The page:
Sadhus show their voter identity cards as they wait in a queue to cast votes during sixth phase of Uttar Pradesh assembly elections in Mathura. PTI Photo
Asked to comment on electoral reforms, Union minister Ajit Singh chuckled, “Reforms? We believe in capturing booths.” That was late last year and Singh was referring to his clan’s one-time image of preventing Dalits from casting their votes.
Politics in western Uttar Pradesh has revolved around the Jat-Jatav caste dynamics that got altered after the arrival of Kanshi Ram and Mayawati on the state’s political landscape.
Circa March 1994: A new chapter was added to the state’s history on caste clashes when lathi-wielding Dalits bashed up a policeman in full public glare in Meerut. They were protesting desecration of BR Ambedkar’s statue in a park.
The incident sent shockwaves across the political spectrum. The state then was run by the SP-BSP coalition government headed by Mulayam Singh Yadav but controlled by Kanshi Ram and Mayawati. Soon, similar skirmishes were reported from other parts of UP.
The hitherto docile Dalits were getting a new assertive voice a decade after the formation of the BSP in March 1984. It took another 20 years to complete the story of their empowerment — the formation of a majority government by Mayawati in 2007 on a broader, inclusive social base.
But the cross-community accord behind her magical win is now wearing thin. The resurgent Jats, buoyed by the puissance of RLD-Congress alliance, are out to snatch the veto power the Jatavs wouldn’t easily let go for their social survival. If anything, the SC turnout in the Jatland was a confirmation of the Dalits’ freedom from fear.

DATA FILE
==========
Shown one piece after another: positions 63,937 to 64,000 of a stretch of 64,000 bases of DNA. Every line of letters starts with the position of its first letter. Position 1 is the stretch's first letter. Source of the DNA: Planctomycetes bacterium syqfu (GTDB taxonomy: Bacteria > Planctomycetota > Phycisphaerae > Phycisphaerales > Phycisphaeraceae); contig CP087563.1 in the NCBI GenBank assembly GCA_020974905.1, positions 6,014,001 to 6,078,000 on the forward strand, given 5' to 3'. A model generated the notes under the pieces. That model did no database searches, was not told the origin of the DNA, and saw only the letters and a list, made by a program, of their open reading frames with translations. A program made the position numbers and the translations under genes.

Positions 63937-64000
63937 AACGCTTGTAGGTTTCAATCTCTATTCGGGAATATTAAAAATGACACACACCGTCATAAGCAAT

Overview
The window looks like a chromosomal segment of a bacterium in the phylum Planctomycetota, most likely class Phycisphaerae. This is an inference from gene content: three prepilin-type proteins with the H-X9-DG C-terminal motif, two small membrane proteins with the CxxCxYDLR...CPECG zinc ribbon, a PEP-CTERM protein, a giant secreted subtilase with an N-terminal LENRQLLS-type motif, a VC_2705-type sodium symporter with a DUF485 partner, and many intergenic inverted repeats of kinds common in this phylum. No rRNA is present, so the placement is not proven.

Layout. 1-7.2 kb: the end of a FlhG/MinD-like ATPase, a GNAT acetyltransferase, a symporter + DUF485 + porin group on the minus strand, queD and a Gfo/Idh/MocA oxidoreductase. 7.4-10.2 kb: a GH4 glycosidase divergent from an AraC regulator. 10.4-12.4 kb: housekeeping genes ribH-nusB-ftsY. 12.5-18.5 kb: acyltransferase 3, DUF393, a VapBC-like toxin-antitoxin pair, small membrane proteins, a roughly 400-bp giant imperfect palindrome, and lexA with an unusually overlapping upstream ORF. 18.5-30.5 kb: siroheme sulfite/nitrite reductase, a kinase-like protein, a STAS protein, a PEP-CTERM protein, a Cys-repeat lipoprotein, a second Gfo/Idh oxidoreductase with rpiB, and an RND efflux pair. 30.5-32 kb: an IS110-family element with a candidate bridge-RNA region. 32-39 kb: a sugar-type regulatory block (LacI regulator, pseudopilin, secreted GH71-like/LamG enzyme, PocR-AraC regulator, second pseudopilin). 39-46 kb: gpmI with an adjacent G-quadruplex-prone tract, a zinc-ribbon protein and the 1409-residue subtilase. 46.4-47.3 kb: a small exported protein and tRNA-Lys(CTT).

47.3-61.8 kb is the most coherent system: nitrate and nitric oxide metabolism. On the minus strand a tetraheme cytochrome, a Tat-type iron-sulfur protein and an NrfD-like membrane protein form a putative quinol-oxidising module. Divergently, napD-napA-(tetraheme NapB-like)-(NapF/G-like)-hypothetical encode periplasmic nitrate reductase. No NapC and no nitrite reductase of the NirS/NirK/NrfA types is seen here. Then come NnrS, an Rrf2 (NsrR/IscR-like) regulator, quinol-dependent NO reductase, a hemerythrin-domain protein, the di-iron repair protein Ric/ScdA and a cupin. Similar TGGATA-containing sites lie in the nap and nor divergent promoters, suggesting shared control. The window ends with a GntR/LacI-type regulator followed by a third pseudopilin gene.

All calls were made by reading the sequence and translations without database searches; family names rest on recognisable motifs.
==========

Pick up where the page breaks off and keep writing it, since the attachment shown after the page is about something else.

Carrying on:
Badri Narain Tiwari of Dalit Resource Centre at Allahabad’s GB Pant Social Sciences Institute terms it as their democratic empowerment. “I have renamed Jatland as Jatavland as in every constituency they have 50,000 votes that are transferable. They are well-prepared to meet any eventuality.” The BSP’s bulwark of support base came from this region in earlier elections.
Booth capturing has become passé but the Jatavs are ready in their combat gear with both money and muscle power. The Election Commission’s directives to cover the elephants in Maya’s dream parks made tougher their resolve to stand by the BSP supremo.
The schism between these social groups will find expression in the election results. A glimpse of it was available in a village where Jats live in big numbers.
Baghpat’s Baoli is locally described as the country’s biggest village. Its residents, many among whom are former defence personnel, take pride that several prime ministers — Jawaharlal Nehru to Rajiv Gandhi — visited their village.
Ajay Pal Singh Tomar, a rebel Jat admits groundswell of support for Choudhary but with a caveat: “Don’t underestimate the BSP. Jatavs are rock solid behind Maya’s pandit candidate.”
The Jatavs and other backward castes like Kashyaps have come together. “We are united and don’t fear the Jats. In Maya’s rule no one dare trouble us,” said Manipal Kashyap.
Campaigning hard for the BSP candidate, Kashyap felt his community was strong enough to take on the Jats under Ajit Singh. “Pehle hukka pani band kar dete thei. Ab nahin (They used to socially boycott us. Not now).”
The Dalits draw strength from the changing times and social alliances. But the Muslims who flocked under the BSP flag five years ago have moved out. In several areas they sounded determined to defeat Mayawati. “We have just one mission here — defeat the BSP,” said a roadside vendor in Hapur.
The intemperate Jats too admit they can no longer prevent lower castes from voting. Their strategy is to vote en bloc for the RLD-Congress alliance that’s focusing on the BSP’s reverse persecution to mobilise other communities, notably Muslims and Brahmins.